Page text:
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Machinist Book recommendations?

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  • #16
    Originally posted by ojh View Post
    Some good books are aircraft repair books, I have a couple, the one from the 50's has a huge section on riveting and proper formulas to determine how many rivets per inch and another aircraft maintenance book from the 30's? that is packed with information and technique.
    I am looking for metalshaping apprentice books from back in the golden age of panel beaters, if any of you know where I can look I'd appreciate it - not hijacking, I hope.
    Its a good idea to align the lathe along a cinderblock wall (motor, to the left) so the chuck key will have something to bounce off when you forget to remove it.
    Buy 50 books. Build a cinder block wall. This is turning into a self imposed honey-do list...

    i havent seen any panel beating apprentice books and am guessing there aren't any from "back in the day." The basic use of the tool or machine can be written down, but the specialized craft knowledge of Masters is harder to capture in a book. Doing that can be a risk to your livelihood. Guilds and unions providing protection for didn't allow unauthorized information or training outside their organization. At the industrial level, making it easier for competitors makes no sense. This is still relevant in some circles, including my stone work. There aren't factories full of budding stone carvers & sculptors in the USA, but there are in China & beyond who are glad to put the smaller USA producers (like me) out of business. Any serious information goes there.

    Sometimes a Master's notes may be discovered. These are traditionally more likely to be destroyed at the end of a career than passed on to the next generation, but that is an individual choice. One such example is a known as the Topkapi Scroll. Traditional Islamic Art is based upon intricate geometric ornamentation, which is difficult to calculate and produce to precisely fit & justify within a specific space. The methods were not written down and shared. Centuries ago, one Master did. His notes, which have become known as the Topkapi Scroll, are the single known archive of the method. A book about the scroll was published in 1996 and have not been reprinted. Prices are high for original copies, apparently ranging beyond $1000.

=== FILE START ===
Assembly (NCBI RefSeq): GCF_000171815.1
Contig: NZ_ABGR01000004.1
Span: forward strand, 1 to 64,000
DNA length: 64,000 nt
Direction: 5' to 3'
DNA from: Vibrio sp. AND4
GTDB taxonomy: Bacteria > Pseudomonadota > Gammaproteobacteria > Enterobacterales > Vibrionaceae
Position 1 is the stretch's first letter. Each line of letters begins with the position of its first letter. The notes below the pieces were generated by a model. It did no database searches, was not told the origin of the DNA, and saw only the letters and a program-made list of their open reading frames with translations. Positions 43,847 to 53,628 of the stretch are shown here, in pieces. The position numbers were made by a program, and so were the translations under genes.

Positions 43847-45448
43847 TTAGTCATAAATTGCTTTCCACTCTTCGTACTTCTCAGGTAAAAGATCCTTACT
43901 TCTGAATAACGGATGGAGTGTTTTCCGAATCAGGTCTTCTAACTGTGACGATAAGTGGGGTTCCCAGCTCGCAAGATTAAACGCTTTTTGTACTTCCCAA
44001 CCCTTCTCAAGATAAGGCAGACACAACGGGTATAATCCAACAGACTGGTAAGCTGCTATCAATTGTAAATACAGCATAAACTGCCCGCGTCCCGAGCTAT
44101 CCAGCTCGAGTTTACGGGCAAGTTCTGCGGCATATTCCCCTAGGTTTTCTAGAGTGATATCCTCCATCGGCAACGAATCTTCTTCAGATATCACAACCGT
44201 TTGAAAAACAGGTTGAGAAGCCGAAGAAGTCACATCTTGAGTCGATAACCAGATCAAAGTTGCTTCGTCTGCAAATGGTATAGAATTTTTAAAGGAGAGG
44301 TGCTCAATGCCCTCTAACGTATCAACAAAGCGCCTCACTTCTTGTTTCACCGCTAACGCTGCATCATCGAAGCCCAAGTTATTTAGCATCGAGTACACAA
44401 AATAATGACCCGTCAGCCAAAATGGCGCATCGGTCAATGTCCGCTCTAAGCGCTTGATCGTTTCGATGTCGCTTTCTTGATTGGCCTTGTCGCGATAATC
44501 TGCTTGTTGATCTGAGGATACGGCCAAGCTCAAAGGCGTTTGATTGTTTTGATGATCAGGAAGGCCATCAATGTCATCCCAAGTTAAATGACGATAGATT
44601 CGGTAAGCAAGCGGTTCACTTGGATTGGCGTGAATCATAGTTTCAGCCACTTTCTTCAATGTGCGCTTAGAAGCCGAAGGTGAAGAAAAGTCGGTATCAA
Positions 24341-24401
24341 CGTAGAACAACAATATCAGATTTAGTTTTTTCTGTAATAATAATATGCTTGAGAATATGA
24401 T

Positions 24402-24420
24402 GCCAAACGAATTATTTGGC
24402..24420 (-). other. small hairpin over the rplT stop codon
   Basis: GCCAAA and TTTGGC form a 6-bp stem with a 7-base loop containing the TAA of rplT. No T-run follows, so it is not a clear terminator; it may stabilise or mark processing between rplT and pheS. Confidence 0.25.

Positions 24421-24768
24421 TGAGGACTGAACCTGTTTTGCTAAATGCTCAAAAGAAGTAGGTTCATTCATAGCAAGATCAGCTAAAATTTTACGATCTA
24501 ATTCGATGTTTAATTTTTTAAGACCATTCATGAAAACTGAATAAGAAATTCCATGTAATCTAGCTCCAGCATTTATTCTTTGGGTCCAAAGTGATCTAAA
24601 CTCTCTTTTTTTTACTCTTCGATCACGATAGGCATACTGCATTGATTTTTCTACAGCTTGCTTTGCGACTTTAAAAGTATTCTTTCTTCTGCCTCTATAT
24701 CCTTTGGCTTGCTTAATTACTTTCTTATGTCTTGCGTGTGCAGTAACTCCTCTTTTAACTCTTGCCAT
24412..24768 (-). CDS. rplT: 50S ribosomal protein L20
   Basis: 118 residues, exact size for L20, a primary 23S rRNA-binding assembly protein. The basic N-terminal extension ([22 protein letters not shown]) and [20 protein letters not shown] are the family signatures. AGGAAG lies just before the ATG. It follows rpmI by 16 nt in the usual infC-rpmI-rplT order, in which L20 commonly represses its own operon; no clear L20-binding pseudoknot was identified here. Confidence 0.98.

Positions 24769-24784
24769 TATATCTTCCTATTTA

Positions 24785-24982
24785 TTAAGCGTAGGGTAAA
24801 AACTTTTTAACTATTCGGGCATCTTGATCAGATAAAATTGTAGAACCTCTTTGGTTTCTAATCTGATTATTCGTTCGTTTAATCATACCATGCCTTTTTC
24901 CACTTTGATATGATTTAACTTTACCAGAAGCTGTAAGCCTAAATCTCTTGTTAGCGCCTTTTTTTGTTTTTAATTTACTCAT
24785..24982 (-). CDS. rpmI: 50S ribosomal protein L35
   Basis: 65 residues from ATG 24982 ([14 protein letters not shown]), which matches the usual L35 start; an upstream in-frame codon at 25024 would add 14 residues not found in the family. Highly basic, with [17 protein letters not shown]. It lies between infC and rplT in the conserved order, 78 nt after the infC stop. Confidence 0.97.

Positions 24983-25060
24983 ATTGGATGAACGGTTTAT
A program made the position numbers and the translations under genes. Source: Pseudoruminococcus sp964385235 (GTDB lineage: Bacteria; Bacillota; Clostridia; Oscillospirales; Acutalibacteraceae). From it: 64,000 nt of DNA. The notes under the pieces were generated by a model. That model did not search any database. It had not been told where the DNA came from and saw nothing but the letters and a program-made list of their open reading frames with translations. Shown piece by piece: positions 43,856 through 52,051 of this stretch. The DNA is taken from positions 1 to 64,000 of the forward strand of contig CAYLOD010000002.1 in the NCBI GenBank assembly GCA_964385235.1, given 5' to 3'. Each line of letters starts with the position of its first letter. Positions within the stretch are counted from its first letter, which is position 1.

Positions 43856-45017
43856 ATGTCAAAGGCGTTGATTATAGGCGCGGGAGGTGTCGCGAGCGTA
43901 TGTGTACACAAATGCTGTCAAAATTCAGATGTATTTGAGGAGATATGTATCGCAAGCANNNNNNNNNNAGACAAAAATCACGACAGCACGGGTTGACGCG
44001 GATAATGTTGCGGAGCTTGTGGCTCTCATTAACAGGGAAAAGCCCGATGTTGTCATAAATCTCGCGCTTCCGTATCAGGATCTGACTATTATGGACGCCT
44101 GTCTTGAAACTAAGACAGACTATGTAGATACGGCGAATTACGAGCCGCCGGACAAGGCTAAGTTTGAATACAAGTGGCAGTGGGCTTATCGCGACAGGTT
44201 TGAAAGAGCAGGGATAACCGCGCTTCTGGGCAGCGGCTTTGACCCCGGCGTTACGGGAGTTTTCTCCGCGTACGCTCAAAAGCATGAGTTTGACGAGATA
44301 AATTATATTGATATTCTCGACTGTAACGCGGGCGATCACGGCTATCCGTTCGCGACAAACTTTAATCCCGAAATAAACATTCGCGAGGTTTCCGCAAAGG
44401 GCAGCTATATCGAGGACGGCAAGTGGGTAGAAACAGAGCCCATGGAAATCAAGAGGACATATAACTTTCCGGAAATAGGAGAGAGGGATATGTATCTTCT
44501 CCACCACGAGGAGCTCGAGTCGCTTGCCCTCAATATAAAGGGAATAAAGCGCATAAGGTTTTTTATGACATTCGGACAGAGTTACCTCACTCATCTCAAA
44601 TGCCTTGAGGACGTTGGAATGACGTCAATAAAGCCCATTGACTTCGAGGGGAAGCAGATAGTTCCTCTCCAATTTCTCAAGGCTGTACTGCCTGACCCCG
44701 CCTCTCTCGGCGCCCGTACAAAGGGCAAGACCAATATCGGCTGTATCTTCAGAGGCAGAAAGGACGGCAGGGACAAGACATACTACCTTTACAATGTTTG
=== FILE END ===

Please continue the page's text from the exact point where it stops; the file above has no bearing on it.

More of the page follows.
Perspectives and business models have changed in recent years- greater longevity & extended retirement after working years, ease of publishing and more. Metalshaping as we know it is has moved away from industrial/production towards individual craftsman & hobbyists. But If you do find a book like you seek, please let us know.

    we should start a library thread to post these various books once they're sourced or recommended.


    • #17
      What about "The Key to Metal Bumping" by Frank Sargent. Describes the Fairmount method of repairing panel damage. My copy is a new reprint of the 1939 edition.

      The Fairmount method is worth learning for those like myself, who were taught differently.

      "How to Restore Sheet Metal Bodywork" by Bob Smith; Osprey books, is quite good but aimed at someone who is contemplating restoring a rusting hulk, for the first time. Most of us would know most of that book already I suspect.


      • #18
        Not a book but this guy has posted hundreds of videos on machining. Lot of stuff with old bridgeports and manual lathes. You might find it helpful.


        • cliffrod
          cliffrod commented
          Editing a comment
          Thanks, Chris. I watched a couple and I like him. Will have to watch some more.

      • #19
        Originally posted by Chris_Hamilton View Post
        Not a book but this guy has posted hundreds of videos on machining. Lot of stuff with old bridgeports and manual lathes. You might find it helpful.
        Good tip Chris!

        I like him as well.